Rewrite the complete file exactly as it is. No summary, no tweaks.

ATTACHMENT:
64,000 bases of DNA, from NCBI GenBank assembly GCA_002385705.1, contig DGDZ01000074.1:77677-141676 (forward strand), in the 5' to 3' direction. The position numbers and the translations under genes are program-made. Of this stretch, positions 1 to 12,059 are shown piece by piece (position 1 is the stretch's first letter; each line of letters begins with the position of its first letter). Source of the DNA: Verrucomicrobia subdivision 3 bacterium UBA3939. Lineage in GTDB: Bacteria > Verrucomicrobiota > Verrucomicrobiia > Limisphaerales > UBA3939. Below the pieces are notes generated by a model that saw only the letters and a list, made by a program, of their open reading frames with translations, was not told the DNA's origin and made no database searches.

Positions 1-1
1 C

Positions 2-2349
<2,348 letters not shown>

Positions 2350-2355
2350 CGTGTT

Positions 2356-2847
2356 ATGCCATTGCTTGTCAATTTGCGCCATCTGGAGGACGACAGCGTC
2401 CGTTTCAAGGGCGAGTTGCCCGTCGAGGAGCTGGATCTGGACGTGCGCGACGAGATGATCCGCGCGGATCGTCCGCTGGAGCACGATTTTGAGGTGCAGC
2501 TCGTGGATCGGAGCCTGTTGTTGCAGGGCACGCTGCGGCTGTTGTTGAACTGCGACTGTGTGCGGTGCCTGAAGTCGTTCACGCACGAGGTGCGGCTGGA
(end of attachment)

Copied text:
64,000 bases of DNA, from NCBI GenBank assembly GCA_002385705.1, contig DGDZ01000074.1:77677-141676 (forward strand), in the 5' to 3' direction. The position numbers and the translations under genes are program-made. Of this stretch, positions 1 to 12,059 are shown piece by piece (position 1 is the stretch's first letter; each line of letters begins with the position of its first letter). Source of the DNA: Verrucomicrobia subdivision 3 bacterium UBA3939. Lineage in GTDB: Bacteria > Verrucomicrobiota > Verrucomicrobiia > Limisphaerales > UBA3939. Below the pieces are notes generated by a model that saw only the letters and a list, made by a program, of their open reading frames with translations, was not told the DNA's origin and made no database searches.

Positions 1-1
1 C

Positions 2-2349
<2,348 letters not shown>

Positions 2350-2355
2350 CGTGTT

Positions 2356-2847
2356 ATGCCATTGCTTGTCAATTTGCGCCATCTGGAGGACGACAGCGTC
2401 CGTTTCAAGGGCGAGTTGCCCGTCGAGGAGCTGGATCTGGACGTGCGCGACGAGATGATCCGCGCGGATCGTCCGCTGGAGCACGATTTTGAGGTGCAGC
2501 TCGTGGATCGGAGCCTGTTGTTGCAGGGCACGCTGCGGCTGTTGTTGAACTGCGACTGTGTGCGGTGCCTGAAGTCGTTCACGCACGAGGTGCGGCTGGA